In October 2002, after little more than a year of life, STE...fans was named site of the month by Supernorman.com, an international fan club dedicated to Magnus Norman. I was interviewed by Marnie Denison, the webmistress of the website, that was closed a couple of years later.
by Marnie Denison
Can you give a description of yourself?
My name is Mauro, I'm 23 years old and live in Italy. I'm originally from Sorrento, a town on the West coast, near Neaples, but I currently live in Rome, because of study. I'm a student in Mass Communication Sciences.
Why did you choose Stefan Edberg? Because his career is over. Is it to honour him?
I've always been a huge Stefan Edberg fan. It was Stefan who drove me to like the game, when I was just a kid, at 12. I admired his class in and off the court, his fairplay, I liked him as a person, not just as a tennis player. I don't think there are many more like him left in today's world, especially at that level of success. I believe Stefan affected my way of behaving in life and he was the best role model I could ever have in my teen-age. As soon as I had the Internet and learnt something about building web-sites, it was only natural that I would dedicate my site to him not just to honour him, after his retirement, but also to keep a place alive where fans could still celebrate that great person Stefan is.
Have you already met Stefan? If yes, explain to us a little!
The big regret I have is I never met Stefan. When he was playing, I was a teen ager and Rome was the closest place to my home town with a big tennis tournament. But it was still too far for my parents to let me go. So, I never met him and the only memory I have of him is in pictures, videos and interviews. But I still have hope to watch an exhibition, you never know...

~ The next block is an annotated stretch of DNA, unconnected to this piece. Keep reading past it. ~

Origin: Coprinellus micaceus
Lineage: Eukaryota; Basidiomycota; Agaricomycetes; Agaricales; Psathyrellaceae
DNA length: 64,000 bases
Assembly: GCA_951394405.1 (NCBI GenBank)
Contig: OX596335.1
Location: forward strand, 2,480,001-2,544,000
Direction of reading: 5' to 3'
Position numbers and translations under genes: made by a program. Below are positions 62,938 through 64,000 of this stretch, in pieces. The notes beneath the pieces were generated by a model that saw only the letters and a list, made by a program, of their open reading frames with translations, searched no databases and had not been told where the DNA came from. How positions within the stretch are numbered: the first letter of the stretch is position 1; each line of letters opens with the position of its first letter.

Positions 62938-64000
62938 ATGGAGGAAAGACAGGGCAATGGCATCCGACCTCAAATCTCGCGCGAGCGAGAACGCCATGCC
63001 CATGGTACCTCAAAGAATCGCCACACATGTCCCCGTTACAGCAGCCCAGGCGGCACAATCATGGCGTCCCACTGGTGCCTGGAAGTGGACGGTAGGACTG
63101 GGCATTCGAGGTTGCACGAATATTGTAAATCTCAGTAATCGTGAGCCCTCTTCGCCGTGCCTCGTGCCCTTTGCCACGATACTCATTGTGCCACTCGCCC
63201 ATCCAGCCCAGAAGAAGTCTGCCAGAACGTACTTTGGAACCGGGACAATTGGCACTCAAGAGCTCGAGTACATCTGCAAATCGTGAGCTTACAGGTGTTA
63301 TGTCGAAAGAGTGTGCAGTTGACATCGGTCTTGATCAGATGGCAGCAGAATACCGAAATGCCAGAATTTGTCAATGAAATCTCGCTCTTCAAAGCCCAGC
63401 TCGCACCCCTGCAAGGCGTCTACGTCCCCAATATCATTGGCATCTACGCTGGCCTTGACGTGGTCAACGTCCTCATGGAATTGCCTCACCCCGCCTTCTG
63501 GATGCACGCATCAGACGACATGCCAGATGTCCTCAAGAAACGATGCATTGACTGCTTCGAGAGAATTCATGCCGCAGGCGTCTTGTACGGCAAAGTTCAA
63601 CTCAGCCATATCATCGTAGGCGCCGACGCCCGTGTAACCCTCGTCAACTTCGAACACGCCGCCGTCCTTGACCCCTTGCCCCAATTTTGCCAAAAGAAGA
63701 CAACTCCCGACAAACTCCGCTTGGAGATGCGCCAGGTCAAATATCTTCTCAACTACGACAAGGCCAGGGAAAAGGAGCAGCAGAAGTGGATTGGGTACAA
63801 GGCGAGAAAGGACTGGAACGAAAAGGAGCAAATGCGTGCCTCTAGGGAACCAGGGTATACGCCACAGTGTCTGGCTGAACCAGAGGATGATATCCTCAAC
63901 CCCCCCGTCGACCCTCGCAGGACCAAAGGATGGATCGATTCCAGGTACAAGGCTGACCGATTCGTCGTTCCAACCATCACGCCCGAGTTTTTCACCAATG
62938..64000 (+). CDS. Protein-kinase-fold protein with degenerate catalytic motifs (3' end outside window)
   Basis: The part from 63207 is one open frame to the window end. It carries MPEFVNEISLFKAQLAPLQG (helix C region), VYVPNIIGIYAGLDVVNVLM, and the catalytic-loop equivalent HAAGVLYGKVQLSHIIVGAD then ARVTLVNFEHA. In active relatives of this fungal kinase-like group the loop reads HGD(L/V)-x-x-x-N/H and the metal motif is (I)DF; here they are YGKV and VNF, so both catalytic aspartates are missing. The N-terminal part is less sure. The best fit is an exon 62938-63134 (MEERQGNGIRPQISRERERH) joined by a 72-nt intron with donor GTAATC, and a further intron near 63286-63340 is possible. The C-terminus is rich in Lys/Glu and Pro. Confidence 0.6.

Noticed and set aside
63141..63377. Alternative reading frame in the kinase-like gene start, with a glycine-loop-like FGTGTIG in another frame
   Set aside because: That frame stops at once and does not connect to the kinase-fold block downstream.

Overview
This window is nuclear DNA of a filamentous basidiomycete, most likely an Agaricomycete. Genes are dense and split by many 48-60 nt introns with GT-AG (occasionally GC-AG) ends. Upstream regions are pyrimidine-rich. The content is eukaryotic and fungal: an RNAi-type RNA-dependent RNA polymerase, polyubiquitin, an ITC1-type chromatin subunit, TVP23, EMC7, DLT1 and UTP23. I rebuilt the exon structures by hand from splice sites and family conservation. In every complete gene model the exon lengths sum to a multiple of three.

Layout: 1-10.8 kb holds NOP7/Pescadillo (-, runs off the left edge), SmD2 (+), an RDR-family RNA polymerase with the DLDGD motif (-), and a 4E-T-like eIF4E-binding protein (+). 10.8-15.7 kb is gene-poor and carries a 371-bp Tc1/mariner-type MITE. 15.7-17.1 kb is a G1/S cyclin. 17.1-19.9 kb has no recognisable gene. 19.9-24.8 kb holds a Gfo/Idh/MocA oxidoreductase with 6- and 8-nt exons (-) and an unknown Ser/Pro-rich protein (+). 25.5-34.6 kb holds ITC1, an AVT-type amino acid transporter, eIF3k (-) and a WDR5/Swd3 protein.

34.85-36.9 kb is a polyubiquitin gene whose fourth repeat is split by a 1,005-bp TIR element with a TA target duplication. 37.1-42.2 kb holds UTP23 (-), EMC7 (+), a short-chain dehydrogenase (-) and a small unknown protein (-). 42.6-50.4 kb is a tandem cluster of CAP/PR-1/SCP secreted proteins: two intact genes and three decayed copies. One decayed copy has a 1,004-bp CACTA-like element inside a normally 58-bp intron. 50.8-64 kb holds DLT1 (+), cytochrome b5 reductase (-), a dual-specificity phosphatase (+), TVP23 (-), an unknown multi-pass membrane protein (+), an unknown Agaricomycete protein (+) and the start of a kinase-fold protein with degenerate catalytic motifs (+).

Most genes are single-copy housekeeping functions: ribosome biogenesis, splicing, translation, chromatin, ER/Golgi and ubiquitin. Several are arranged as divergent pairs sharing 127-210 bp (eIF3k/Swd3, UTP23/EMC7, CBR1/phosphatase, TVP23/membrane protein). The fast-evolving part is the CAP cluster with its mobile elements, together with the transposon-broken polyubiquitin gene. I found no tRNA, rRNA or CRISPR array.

What software do you use?
I use Microsoft Front Page and enrich my site with some free java scripts found on the Internet.
What is your aim for your website?
When I first thought of building a site for Stefan Edberg, I decided to call it STE...fans, to mean it was not a page of statistics and facts, but a place for sharing stuff of all kinds on Stefan Edberg. Indeed, many persons have contributed and are contributing to build the site with their own articles, pictures, news, videos, stories and so on. My aim was to create a little community. After little more than a year, I can say I'm pretty satisfied with the results.
What is the key point of your website?
I believe the thing that most attracts the fans to my site is the incredible amount of pictures of Edberg they can find there. They are always asking me to put on some more or contribute with some of theirs. I would like all of the fans who pass on my site to leave their trace somehow, either in the guestbook or in a story of their Edberg experience sent right to my e-mail address. Unfortunately, this doesn't always happen.
What is the most important in a website?
No doubt the most important point in a web-site is usability. The visitors must feel they are in a comfortable place where they would come back and enjoy. Another big point is interactivity: paying attention to the visitors' requests, asking their opinions, receiving feedback. By the way, I take this occasion to announce all the STE...fans I'll soon start working to a new both more usable and interactive, besides than more graphically attractive, edition of the site.
What do you think of the IFMN?
Well, it's a wonderful site for a very unlucky player who is struggling at the moment, but will surely return to his best very soon. I like the fact that most of the information is available in several languages and you, Marnie, know very well how the Internet works, 'cause you've created a very enjoyable community.
- Stefan Edberg & Tony Pickard Mr Class and his teacher
- "I am a happy person"
- Edberg to BBC: "Federer is the greatest in my eyes"
- Edberg: "No one thought Federer and Nadal would be here today"
- Edberg: "It was like the script for a movie"
- Edberg, my story - by Silvia -
- The agony and the ecstasy of a Stefan Edberg fan - by Suketu -
- Everything but a "cold turkey" - by Carles Tugnoli -
- Stefan's fan since 1988 - by Joni Granwehr -
- Stefan Edberg, a critical analysis - by Suketu -